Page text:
Global VC deals declined in Q3 for the second quarter in a row, hitting 3-year lows

5 min read
Global VC deals declined in Q3 for the second quarter in a row, hitting 3-year lows



Global venture capital deals declined in the third quarter for the second consecutive quarter, falling to the lowest level since the second quarter of 2020.

Deal value fell to $73 billion, which is lower than the record by more than 65%, according to the latest first look at a report from PitchBook and the National Venture Capital Association (NVCA) upcoming Q3 2023 Venture Monitor.

As regions go, Asia showed the lowest decline, with quarterly deal counts falling just 10% from the quarter before. Europe and Latin America, on the other hand, saw declines of more than 30% based on preliminary data. Europe did, however, show growth in total invested capital, said PitchBook VC analysts Kyle Stanford and Nalin Patel.

They said that exits aren’t climbing back yet on a global basis compared to the recent past. While total exit value did grow from the three prior quarters, it remains well below the highs of a couple years ago and continues to pressure the global dealmaking environment.

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On an annual basis, all global regions are lagging in the fundraising department except for Latin America, which has raised the same amount as 2022. However, fundraising within Latin America is much lower than other regions due to its nascency as a venture market.

“We expect the low fundraising totals from this year to have impact on VC activity in 2024, even as many investors point to next year as a rebound year for the market,” the analysts said.

U.S. stalled

U.S. pre-seed deals are weak.

After several quarters of slow growth in the number of deals completed, the market continued to show a decline in total deal count during Q3, Stanford said.

The most significant declines came at the later stages of VC where the poor exit market has continued to pressure dealmaking. Deal sizes and valuations through the first three quarters of 2023 have also showed significant declines from last year, especially at the late-stage and venture growth-stage.

The median venture growth stage deal size is at its lowest annual point since 2016, while valuations for the stage have fallen to 2018 levels. The continued slow exit market is causing increasing pressure on the stage which sits closest to the exit markets.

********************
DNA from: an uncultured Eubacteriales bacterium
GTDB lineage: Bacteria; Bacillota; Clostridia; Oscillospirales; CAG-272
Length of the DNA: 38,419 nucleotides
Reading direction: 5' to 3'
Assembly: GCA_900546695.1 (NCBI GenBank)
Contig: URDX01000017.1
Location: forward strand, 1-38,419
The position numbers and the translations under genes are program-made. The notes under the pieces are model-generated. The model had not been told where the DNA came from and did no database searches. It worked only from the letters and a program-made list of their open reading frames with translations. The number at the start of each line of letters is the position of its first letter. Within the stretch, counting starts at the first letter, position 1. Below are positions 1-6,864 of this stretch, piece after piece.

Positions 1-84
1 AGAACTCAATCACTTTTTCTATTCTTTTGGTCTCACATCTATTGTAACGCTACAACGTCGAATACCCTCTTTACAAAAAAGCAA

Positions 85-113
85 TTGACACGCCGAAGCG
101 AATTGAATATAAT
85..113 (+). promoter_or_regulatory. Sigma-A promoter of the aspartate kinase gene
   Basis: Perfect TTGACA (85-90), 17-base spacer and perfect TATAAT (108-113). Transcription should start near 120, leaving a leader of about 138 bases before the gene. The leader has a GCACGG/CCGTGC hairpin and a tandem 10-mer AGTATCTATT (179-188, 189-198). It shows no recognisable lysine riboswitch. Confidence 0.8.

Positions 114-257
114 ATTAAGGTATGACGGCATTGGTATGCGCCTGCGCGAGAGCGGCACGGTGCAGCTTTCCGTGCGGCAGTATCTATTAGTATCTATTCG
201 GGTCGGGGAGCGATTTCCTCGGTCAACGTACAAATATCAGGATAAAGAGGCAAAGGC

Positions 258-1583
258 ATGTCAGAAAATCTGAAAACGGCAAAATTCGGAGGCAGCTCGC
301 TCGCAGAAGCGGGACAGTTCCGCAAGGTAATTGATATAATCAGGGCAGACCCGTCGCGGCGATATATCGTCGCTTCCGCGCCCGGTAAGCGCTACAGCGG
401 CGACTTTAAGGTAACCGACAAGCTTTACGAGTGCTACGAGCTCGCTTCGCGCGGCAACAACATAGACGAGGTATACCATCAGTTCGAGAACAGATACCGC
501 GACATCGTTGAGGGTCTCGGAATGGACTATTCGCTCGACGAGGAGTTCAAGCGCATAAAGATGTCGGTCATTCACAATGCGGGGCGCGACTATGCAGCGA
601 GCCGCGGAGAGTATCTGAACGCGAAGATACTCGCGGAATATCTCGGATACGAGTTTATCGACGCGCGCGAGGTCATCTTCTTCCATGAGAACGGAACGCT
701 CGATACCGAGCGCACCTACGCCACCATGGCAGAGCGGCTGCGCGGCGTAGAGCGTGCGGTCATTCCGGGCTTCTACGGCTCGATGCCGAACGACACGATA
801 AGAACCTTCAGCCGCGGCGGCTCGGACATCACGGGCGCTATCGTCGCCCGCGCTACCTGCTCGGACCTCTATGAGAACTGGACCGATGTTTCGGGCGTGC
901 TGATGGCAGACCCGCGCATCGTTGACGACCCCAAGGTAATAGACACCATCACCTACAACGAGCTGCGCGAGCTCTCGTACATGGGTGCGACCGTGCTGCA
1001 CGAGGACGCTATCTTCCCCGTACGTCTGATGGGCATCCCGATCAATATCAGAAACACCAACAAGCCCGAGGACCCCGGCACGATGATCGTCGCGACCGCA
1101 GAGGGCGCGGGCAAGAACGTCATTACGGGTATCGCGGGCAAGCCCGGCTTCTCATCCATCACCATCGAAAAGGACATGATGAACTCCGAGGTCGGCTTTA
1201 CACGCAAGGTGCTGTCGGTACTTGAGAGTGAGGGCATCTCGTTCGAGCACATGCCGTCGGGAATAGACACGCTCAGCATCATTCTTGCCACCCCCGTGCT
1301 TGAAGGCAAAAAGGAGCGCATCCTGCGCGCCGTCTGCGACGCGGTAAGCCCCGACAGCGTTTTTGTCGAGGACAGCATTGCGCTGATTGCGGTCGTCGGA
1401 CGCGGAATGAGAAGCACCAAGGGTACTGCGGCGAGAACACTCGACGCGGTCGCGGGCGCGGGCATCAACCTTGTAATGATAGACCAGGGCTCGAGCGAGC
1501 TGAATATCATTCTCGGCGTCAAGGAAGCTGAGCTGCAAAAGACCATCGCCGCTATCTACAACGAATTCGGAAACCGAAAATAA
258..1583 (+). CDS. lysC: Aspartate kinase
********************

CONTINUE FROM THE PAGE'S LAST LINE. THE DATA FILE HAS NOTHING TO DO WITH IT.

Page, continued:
The pullback from large institutional investors that have been vital to supporting companies late in their venture lifecycle has made it increasingly difficult for deals to get done, let alone the large-sized deals that many companies need.

The Q3 exit landscape showed little sign of improvement after a languid preceding 18 months, particularly as several high-profile IPOs failed to induce optimism for the rest of the year.

During Q3, there were nearly 300 exit events totaling $35.8 billion in cumulative exit value, marking the most substantial performance since Q4 2021. However, this seemingly positive trend is tempered by the fact that over half of this exit value came from just two IPOs: Klaviyo and Instacart.

Despite being profitable, these companies experienced notable valuation cuts compared to their previous private funding rounds, raising concerns about the challenges facing unprofitable or growth-focused tech unicorns in the public markets.

Beyond IPOs, acquisition deal value increased from Q2 but remained historically low, while quarterly deal count in Q3 came in at its lowest in over a decade.

In all, the Q3 exit environment was a mixed bag, showing some promise with profitable IPOs but also highlighting the dilemma companies face between going public with potentially reduced valuations or staying in the uncertain private markets, Stanford said.

Fundraising showed little change during Q3. For the year-to-date, just $42.7 billion has been raised, setting 2023 on pace to reach the lowest full-year total since 2017. Slow fundraising is in large part due to exit markets returning little in the way of gains back to VCs and LPs, Stanford said.

“With high hopes for a rebound in 2024, the market is certainly hoping that Q4 can show signs of growth,” Stanford said. “Though low fundraising numbers from this year don’t bode well for future dealmaking growth, the records amount of US fundraising in 2021 and 2022 can bolster cash reserves for the near term.”

Europe decelerated

European pre-seed deals are decelerating.

Through Q3 2023, European VC deal activity decelerated from 2022 levels, said Patel. Despite the drop off in quarterly figures from 2022, deal value remained flat in Q3 and Q2 2023.

Dealmaking has slowed in line with market expectations as a tougher growth and funding landscape for startups has persisted. Counts were also down quarter over quarter, further indication that fewer deals are getting over the line as GPs become more prudent with their capital deployment.

Exit activity through Q3 2023 is down from the pace set throughout 2022. However, exit value generated in Q3 2023 was slightly up from Q2. Substantial exits have been scarce through Q3 2023, with founders and investors unwilling to risk an exit amid choppy public markets.

There are reports of notable VC-backed companies targeting an exit; however, PitchBook expect exits to remain subdued until greater valuation and macroeconomic clarity is established, Patel said.

Capital raised by European VC funds has continued to accumulate in 2023. Fundraising through Q3 2023 is tracing below the annual run rate for 2022.

The factors include inflation, high interest rates, and weak growth. These problems have impacted sentiment across financial markets. As a result, fundraising conditions have become more challenging considering the record amounts raised in recent years, Patel said.

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